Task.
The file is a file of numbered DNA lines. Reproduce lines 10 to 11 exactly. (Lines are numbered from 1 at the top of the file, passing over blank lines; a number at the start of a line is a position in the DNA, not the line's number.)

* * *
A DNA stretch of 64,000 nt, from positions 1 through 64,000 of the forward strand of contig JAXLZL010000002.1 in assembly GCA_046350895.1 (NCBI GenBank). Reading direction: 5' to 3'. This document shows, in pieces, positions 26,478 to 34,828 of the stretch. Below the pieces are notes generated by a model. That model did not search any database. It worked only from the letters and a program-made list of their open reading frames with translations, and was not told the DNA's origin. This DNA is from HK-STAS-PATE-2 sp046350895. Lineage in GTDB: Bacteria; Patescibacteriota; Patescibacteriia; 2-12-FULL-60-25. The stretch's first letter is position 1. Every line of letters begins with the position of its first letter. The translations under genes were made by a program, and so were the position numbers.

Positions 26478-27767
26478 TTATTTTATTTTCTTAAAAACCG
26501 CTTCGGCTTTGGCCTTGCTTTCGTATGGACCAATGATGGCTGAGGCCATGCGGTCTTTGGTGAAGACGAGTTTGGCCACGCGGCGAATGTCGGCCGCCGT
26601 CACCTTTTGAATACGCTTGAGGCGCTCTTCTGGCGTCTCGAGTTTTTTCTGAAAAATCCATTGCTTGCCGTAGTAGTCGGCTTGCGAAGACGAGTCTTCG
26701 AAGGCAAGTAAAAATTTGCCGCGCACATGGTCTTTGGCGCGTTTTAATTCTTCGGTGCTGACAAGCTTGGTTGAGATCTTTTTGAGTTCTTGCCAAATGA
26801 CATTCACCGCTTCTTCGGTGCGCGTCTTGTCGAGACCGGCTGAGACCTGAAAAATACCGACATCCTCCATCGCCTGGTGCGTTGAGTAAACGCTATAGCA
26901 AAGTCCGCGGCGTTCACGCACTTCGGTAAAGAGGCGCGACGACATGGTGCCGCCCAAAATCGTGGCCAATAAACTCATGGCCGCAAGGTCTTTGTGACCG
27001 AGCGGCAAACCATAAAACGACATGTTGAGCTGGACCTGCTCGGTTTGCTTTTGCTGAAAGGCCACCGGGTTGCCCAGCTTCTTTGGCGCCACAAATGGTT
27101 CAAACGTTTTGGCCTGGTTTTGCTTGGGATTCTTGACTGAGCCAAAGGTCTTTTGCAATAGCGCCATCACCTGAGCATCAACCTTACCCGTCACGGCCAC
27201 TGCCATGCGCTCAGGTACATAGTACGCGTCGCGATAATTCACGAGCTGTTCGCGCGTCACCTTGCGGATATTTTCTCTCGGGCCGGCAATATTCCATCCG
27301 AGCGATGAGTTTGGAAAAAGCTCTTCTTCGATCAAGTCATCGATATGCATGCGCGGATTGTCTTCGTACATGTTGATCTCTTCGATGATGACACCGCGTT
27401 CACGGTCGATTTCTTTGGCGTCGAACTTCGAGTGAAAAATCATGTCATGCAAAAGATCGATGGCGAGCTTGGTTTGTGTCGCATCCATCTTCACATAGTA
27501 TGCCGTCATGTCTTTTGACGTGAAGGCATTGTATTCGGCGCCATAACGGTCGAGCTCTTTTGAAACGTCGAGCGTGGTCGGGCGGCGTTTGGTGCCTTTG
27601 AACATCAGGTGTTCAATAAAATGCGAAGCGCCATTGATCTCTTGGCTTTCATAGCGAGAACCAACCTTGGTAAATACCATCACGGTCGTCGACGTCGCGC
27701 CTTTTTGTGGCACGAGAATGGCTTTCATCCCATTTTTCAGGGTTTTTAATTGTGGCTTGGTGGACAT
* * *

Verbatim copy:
27101 CAAACGTTTTGGCCTGGTTTTGCTTGGGATTCTTGACTGAGCCAAAGGTCTTTTGCAATAGCGCCATCACCTGAGCATCAACCTTACCCGTCACGGCCAC
27201 TGCCATGCGCTCAGGTACATAGTACGCGTCGCGATAATTCACGAGCTGTTCGCGCGTCACCTTGCGGATATTTTCTCTCGGGCCGGCAATATTCCATCCG